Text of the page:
“Star Trek (2009)” is presented in a 1080p 2.40:1 aspect ratio Blu-Ray. Video quality is terrific. A very light film grain is present which is quite accurate compared to the theatrical presentation. Black levels are inky and deep, colors are vivid but still accurate. Close-ups demonstrate a lot of detail, especially facial close-ups. Space scenes are also swimming with detail, since most every space ship in this film is in various numbers of pieces or states of damage. Noticeable edge-enhancement and digital noise reduction are non-existent.
Simply put, this is five star material all the way. Anyone who enjoys action/sci-fi eye candy for their HD setup would do well to purchase this disc. It is demo-worthy material. This may be the single best Blu-Ray I have seen – it at least ties in visual quality with the excellent Braveheart and Frost/Nixon discs.
Sound is presented in a well-balanced Dolby TrueHD mix, which is notable for not only its punch and vibrancy, but also the fact that it never drowns out dialogue. This is something that many action movies fail to accomplish, and it is most appreciated, at least by this viewer. I HATE it when I have to constantly adjust the volume on the fly in order to hear whispers of dialogue, only to have my speakers threaten to blow out when some sudden burst of noisy action occurs. “Star Trek (2009)” is wonderfully well-done in this respect. Surround channels get a lot of work, bass is booming at appropriate moments, so just like the video, audio is stellar. Also included are commentaries with Director and writers (no, they do not apologize for various inconsistencies and mistakes) and some foreign language tracks. The subtitles are a little odd – sometimes they fail to transcribe dialogue. 95% of the stuff is there, but there are clearly things missing – Kirk says “wow” upon seeing the Enterprise, and it is nowhere to be found in the subtitle track. Not a deal-breaker, just weird.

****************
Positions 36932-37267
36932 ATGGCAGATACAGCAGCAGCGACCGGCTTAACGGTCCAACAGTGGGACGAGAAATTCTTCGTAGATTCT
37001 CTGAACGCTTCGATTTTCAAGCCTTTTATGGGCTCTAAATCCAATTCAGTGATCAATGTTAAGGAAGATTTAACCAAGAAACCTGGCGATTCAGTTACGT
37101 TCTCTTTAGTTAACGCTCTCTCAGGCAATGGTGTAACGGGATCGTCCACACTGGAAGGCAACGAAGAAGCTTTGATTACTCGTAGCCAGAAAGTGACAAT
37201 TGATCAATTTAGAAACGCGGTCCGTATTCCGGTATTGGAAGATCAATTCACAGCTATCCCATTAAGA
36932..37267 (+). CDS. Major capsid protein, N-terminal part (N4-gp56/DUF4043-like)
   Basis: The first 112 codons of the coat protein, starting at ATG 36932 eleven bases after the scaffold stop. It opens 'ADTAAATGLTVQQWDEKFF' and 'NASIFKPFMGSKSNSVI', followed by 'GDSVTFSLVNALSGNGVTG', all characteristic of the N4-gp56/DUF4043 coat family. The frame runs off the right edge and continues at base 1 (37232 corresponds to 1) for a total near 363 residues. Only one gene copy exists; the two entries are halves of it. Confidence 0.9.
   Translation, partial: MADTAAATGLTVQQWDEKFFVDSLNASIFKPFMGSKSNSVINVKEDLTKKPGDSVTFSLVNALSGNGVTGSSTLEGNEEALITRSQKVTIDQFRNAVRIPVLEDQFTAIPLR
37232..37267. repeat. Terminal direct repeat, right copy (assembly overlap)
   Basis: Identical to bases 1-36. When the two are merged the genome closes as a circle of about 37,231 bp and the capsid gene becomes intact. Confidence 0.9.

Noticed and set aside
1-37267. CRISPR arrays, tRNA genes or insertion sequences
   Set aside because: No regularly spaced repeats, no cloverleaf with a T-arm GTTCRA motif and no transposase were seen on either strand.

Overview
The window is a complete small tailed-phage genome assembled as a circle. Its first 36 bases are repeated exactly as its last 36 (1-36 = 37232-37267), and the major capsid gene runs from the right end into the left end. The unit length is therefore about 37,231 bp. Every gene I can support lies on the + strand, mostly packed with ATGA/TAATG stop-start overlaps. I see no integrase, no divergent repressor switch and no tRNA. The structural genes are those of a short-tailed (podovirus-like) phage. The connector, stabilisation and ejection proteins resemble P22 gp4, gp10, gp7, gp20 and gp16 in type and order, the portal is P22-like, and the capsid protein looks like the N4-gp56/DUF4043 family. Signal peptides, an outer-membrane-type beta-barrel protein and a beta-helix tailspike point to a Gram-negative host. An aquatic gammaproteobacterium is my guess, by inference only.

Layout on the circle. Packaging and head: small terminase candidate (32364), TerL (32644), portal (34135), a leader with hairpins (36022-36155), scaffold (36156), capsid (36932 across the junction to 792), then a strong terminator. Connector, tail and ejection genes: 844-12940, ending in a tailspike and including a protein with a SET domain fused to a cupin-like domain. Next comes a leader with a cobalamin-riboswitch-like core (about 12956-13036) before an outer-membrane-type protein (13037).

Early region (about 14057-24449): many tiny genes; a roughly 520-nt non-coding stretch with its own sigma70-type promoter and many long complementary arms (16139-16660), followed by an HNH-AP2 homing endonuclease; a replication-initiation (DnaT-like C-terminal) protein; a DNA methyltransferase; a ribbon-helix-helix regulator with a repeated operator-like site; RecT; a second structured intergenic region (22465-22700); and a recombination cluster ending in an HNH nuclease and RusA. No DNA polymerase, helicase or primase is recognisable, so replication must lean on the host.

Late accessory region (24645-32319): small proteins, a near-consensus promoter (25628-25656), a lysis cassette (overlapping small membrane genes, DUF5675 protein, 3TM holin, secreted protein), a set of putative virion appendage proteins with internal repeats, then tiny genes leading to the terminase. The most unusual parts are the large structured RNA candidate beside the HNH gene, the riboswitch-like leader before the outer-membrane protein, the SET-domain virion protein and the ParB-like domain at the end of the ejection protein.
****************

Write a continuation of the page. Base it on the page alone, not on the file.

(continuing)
Extras are copious and presented in HD, which is great. However, this disc suffers from a recent trend in home video extras – they are split into 30 separate chunks, presumably to look better on box copy. So you are forced to navigate a menu with 30 choices, with no markers for what you’ve already seen, in order to see all of the features. This is too bad, because the features are really, really good. If they had been spliced into one 2-hour making of feature, one set of deleted scenes, and one gag reel, this would be just about the perfect set of extras. Instead, you are made to do “work” instead of just enjoying the “fun.” The deleted scenes, by the way, are also in HD, and most would have made the movie better. They should have just finished the effects and incorporated them into the film proper.
In the special features, the producers and director make it very clear that their guiding question when making the film was “Can we make it cool?” Well, they’ve succeeded at making it “cool.” Unfortunately in making this their emphasis, they have also made some severe missteps that make it difficult to swallow as a serious Trek fan.
So I’ll review this movie wearing two hats. First, for “the rest of you:”
“Star Trek (2009)” offers a bold re-imagining of a venerable television science fiction franchise. To a certain extent, it sheds much of the baggage accumulated over 40 years of television and films, giving non-Trekkies an easy entree into the universe.
We are given the tale of Kirk, Spock and McCoy taking the reins of the Starship Enterprise, in a galaxy populated by both humans and other races. James T. Kirk (Chris Pine) is a brash young man who is set adrift by the attack of a Romulan villain upon the ship carrying his parents. Without the influence of his father, a Starfleet officer, Kirk has an aimless childhood, squandering his intellect and his drive on bar brawls and car thefts. Luckily, he is intercepted by the wise, gruff Captain Christopher Pike (Bruce Greenwood) and challenged to make a better life for himself and to live up to his ability by joining Starfleet.